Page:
I can proudly say that exercise has been a part of my life for a long time. Of course there have been ups and downs, but the important thing is I have stuck with it, and somewhere along the line it became an integral part of who I am. And I couldn’t be happier!
Motivation Through The Decades
Teens: Luckily I had a great role model. Mom wasn’t the type to let you lounge around in front of the TV; when she headed out the door to exercise I followed. Twice a week we worked out with the most fascinating woman, a retired fashion model who was the epitome of elegance and grace. She was long and lean but strong like a racehorse, and she made exercise fun.
Twenties: Honestly, at 20 my health was never a motivating factor; it was all about vanity and wanting to look good! Gonna live forever right? I got my first gym membership and promptly signed a lifetime contract. And ya know what? It doesn’t matter. If pride is your motivating factor right now so be it, you’re still getting the health benefits. Frankly, I hope at 20 your biggest worry is how your butt looks and not something else — there will be plenty of time later in life to deal with the big issues.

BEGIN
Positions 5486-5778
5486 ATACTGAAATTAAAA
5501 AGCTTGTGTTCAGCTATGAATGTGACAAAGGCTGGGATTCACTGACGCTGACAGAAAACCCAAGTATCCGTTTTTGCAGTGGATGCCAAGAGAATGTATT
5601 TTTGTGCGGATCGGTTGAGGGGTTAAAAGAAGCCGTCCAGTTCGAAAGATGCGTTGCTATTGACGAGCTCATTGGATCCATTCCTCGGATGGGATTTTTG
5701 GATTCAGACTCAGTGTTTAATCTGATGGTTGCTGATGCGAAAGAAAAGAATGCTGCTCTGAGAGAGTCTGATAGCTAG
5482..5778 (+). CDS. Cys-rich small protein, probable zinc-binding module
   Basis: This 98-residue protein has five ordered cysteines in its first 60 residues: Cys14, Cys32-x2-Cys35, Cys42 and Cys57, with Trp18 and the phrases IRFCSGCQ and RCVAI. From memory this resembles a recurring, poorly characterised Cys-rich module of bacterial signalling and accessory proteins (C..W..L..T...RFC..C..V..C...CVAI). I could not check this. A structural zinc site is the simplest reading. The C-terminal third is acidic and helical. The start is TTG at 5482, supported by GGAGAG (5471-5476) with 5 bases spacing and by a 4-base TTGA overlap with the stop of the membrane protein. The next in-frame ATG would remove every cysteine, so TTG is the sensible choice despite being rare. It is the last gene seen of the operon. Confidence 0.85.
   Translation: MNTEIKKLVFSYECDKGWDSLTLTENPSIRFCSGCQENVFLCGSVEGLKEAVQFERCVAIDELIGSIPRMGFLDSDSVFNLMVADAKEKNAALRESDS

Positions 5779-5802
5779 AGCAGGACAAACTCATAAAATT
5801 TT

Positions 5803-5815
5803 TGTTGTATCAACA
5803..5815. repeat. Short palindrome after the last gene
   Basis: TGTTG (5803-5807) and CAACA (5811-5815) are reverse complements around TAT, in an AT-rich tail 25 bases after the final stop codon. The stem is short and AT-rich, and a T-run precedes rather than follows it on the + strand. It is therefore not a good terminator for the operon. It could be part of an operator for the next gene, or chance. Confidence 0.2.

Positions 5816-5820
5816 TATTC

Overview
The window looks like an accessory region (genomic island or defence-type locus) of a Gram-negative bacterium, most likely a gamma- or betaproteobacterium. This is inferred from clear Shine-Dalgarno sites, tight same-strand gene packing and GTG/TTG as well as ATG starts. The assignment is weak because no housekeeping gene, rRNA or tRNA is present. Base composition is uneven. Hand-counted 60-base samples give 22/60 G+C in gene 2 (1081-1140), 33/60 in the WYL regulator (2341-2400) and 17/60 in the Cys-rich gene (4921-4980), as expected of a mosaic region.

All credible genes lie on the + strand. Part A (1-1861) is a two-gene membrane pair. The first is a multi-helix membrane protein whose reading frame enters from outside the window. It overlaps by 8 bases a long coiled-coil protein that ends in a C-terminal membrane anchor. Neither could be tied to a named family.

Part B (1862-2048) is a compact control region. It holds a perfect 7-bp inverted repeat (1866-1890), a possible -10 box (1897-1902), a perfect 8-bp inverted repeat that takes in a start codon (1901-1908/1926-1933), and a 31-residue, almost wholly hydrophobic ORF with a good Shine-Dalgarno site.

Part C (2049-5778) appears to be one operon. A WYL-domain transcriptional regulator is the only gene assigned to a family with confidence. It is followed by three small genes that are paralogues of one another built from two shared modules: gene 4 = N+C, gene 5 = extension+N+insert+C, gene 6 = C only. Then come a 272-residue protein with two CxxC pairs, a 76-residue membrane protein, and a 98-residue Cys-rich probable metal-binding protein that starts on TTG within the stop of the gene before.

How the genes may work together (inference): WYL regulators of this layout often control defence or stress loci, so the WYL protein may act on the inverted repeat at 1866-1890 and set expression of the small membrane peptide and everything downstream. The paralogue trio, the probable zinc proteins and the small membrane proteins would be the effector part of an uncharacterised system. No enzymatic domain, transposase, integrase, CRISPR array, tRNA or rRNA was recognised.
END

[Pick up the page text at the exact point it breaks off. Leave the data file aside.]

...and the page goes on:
Thirties: In my thirties it was all about the muscle. My job in the bakery required stamina and strength. Bags of flour weighed 50 pounds and you toted your own. After eight hours on my feet I headed directly to the gym and lifted weights. I was a total badass and I freakin’ loved it.
Forties: My marriage was rocky, life was stressful and my body was starting to change. I like routine and nothing was going the way I had planned. After my divorce everything felt foreign except for my workout. The gym was my port in the storm, and I thank the powers that be that I had it to keep me sane.
Fifties: Now my motivation is travel. There’s a wide, wide world out there and I refuse to see it through the window of a bus! Aside from a bit of wear and tear, my health is great and I’m not about to let an aging body call the shots.
So there you have it, a mixed bag of motivation through the years. Find a reason to move your body today; do whatever it takes to ingrain the habit. You’ll be glad you did later.
Why did you exercise today? —Karen